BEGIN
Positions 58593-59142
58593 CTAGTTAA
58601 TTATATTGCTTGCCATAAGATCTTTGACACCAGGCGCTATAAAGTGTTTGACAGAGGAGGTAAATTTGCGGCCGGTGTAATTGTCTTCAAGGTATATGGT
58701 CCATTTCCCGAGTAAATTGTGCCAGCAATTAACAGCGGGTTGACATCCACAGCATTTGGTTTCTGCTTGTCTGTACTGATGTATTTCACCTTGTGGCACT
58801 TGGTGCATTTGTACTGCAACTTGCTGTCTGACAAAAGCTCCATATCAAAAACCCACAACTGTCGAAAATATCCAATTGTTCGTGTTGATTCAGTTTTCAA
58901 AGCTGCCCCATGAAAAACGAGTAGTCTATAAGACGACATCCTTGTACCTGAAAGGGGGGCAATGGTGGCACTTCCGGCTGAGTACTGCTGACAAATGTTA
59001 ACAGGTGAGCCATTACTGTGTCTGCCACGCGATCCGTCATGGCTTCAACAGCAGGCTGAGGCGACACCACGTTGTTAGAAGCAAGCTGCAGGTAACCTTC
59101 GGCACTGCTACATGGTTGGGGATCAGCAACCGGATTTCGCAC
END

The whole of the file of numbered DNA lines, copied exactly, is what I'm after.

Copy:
Positions 58593-59142
58593 CTAGTTAA
58601 TTATATTGCTTGCCATAAGATCTTTGACACCAGGCGCTATAAAGTGTTTGACAGAGGAGGTAAATTTGCGGCCGGTGTAATTGTCTTCAAGGTATATGGT
58701 CCATTTCCCGAGTAAATTGTGCCAGCAATTAACAGCGGGTTGACATCCACAGCATTTGGTTTCTGCTTGTCTGTACTGATGTATTTCACCTTGTGGCACT
58801 TGGTGCATTTGTACTGCAACTTGCTGTCTGACAAAAGCTCCATATCAAAAACCCACAACTGTCGAAAATATCCAATTGTTCGTGTTGATTCAGTTTTCAA
58901 AGCTGCCCCATGAAAAACGAGTAGTCTATAAGACGACATCCTTGTACCTGAAAGGGGGGCAATGGTGGCACTTCCGGCTGAGTACTGCTGACAAATGTTA
59001 ACAGGTGAGCCATTACTGTGTCTGCCACGCGATCCGTCATGGCTTCAACAGCAGGCTGAGGCGACACCACGTTGTTAGAAGCAAGCTGCAGGTAACCTTC
59101 GGCACTGCTACATGGTTGGGGATCAGCAACCGGATTTCGCAC